OPTICAL COHERENCE TOMOGRAPHY FOR HYDROXYCHLOROQUINE EYE MONITORING - SHOULD WE WORRY?
1Luton and Dunstable University Hospital, Luton, United Kingdom
Background: Recent data have highlighted that hydroxychloroquine (HCQ) retinopathy is much more common than previously reported. The overall prevalence appears to be around 7.5% and depending on dose and duration of therapy can increase to 20-50 % after 20 years of therapy. Royal College of Ophthalmology UK recommend that all patients planning to take hydroxychloroquine long term have a baseline examination in a hospital eye department with a colour retinal photograph and spectral domain optical coherence tomorgraphy (SD-OCT) scans of the macula. After five years, annual screening is required with 10-2 Humphrey visual field testing, followed by pupillary dilation and imaging with both SD-OCT and widefield fundus autofluorescence imaging (FAF).
Objectives: Our aim was to review the early findings of the screening program for all rheumatology patients prescribed HCQ at our university hospital.
Methods: A business case was approved to set up eye monitoring in accordance with above guidelines. All patients with rheumatic diseases prescribed HCQ were identified through departmental database. They were invited for ophthalmological examination and those with drug exposure >5 yrs were prioritised. An MDT pathway was established to manage anyone with signs of HCQ toxicity.
Results: 2,132 patients are prescribed HCQ in our county with population of 669,000. 997 patients fell under our unit’s remit. 136 patients (82% women) have been screened with mean age of 58 yrs (24-84y). 65 (48%) have RA and remaining with connective tissue diseases. Median disease duration is 10 yr (0.75-30 yrs) and median drug exposure is 10 yr (0.4-27yr). Three doses of HCQ are prescribed: 200mg daily (53%), 300mg daily (13%) and 400mg daily (34%). Ten (7.3%) patients were found to have abnormal results. Three were consistent with HCQ toxicity pattern and one with likely toxicity. Two of them had already developed severe sight loss. HCQ was discontinued in all these cases. Six had other incidental anomalies requiring further input.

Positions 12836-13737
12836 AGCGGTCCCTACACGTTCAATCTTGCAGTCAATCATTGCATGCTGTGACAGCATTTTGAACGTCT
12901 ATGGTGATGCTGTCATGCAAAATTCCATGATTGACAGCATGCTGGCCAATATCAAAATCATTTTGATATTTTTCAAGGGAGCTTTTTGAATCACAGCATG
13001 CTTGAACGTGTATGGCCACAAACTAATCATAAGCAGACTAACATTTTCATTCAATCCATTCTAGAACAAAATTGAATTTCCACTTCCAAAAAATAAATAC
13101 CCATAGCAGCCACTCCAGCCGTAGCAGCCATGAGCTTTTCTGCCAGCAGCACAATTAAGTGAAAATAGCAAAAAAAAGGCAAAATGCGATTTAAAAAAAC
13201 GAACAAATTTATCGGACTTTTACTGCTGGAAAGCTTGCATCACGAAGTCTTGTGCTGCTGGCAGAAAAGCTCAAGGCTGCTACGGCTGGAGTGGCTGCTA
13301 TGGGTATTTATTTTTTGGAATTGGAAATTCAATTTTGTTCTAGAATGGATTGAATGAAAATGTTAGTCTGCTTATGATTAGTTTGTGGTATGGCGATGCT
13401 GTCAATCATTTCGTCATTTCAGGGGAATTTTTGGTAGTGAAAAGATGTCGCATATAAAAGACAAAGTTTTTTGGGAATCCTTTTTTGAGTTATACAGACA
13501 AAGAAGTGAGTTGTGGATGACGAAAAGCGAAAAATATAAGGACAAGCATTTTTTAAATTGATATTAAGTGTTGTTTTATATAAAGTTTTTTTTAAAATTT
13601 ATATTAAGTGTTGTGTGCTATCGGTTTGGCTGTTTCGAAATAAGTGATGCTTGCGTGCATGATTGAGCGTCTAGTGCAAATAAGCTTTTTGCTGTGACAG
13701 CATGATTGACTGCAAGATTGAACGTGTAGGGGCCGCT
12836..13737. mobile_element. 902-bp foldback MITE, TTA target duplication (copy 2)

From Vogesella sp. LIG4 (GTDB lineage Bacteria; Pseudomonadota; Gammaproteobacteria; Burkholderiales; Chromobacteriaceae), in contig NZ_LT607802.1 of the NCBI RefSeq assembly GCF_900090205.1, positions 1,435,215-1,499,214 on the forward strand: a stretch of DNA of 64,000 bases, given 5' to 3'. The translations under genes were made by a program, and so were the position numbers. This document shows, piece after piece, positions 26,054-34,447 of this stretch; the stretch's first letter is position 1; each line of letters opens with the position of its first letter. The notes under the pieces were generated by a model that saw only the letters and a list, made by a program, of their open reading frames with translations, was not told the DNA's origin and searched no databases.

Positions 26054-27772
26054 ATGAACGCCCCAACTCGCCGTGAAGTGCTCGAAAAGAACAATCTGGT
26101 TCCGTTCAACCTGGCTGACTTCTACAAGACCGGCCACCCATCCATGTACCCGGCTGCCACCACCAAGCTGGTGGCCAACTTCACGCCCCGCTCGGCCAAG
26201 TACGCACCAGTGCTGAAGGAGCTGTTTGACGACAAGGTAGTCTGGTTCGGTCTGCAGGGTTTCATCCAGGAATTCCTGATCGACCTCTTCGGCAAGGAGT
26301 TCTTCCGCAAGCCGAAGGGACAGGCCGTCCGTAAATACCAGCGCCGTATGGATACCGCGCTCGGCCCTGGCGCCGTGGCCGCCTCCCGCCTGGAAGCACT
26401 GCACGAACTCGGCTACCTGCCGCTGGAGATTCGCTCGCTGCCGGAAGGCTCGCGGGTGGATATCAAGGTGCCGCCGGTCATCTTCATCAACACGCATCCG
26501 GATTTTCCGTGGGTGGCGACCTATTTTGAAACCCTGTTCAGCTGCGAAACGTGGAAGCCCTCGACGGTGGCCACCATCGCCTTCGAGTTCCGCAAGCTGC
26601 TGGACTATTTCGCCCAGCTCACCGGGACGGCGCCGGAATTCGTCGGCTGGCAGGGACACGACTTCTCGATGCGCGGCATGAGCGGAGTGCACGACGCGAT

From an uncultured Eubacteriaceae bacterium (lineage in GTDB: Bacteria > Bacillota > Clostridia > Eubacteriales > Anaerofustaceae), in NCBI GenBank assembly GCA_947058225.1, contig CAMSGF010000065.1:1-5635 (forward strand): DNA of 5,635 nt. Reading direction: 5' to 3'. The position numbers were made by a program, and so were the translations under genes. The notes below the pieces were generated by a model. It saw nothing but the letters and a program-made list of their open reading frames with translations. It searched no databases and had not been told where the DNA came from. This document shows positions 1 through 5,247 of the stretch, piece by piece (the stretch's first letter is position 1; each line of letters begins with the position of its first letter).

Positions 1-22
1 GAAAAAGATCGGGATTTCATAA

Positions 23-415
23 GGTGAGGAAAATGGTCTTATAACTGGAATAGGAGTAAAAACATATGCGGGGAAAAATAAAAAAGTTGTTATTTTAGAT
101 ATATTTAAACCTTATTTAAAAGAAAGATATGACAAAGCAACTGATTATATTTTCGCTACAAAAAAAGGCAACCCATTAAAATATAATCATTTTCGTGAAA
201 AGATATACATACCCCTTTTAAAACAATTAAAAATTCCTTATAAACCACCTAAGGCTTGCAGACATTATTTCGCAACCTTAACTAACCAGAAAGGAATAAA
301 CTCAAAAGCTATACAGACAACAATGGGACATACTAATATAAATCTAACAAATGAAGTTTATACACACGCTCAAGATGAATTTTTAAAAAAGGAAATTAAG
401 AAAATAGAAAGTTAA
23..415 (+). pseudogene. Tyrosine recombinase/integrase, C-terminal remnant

Conclusion: Hydroxychloroquine is used increasingly in the treatment of autoimmune diseases with emerging role in oncology. It has a favourable safety and tolerability profile with survival benefit demonstrated in SLE. In the UK, it’s adoption has been particularly high owing to the requirement of trialling two DMARDs prior to being eligible for biologic therapy in RA and PsA. In the absence of modern retinal imaging techniques, HCQ toxicity was perhaps underestimated and hence older guidelines did not emphasise strict monitoring practice. Our preliminary data, in line with published evidence, represents a greater public health problem than previously estimated. It is clear that implementing the new guidelines not only recognises hitherto undiagnosed drug toxicity but also identifies incidental significant eye pathology which puts pressure on healthcare resources and needs robust service planning. Rheumatologists need to be aware of the potential impact requiring informed discussion with patients and perhaps a fundamental shift in prescribing behaviour to avoid this rapidly developing health concern.
Disclosure of Interests: Amr Moharram: None declared, Freddy Raj: None declared, Jose Maya: None declared, Ranjit Sandhu: None declared, Muhammad Khurram Nisar Grant/research support from: Muhammad Nisar undertakes clinical trials and received support (including attendance at conferences, speaker fees and honoraria) from Roche, Chugai, MSD, Abbvie, Pfizer, BMS, Celgene, Novartis and UCB
, Consultant of: Muhammad Nisar undertakes clinical trials and received support (including attendance at conferences, speaker fees and honoraria) from Roche, Chugai, MSD, Abbvie, Pfizer, BMS, Celgene, Novartis and UCB
, Speakers bureau: Muhammad Nisar undertakes clinical trials and received support (including attendance at conferences, speaker fees and honoraria) from Roche, Chugai, MSD, Abbvie, Pfizer, BMS, Celgene, Novartis and UCB
Citation: Ann Rheum Dis, volume 79, supplement 1, year 2020, page 1877
Session: Public health, health services research, and health economics
(Abstracts Accepted for Publication)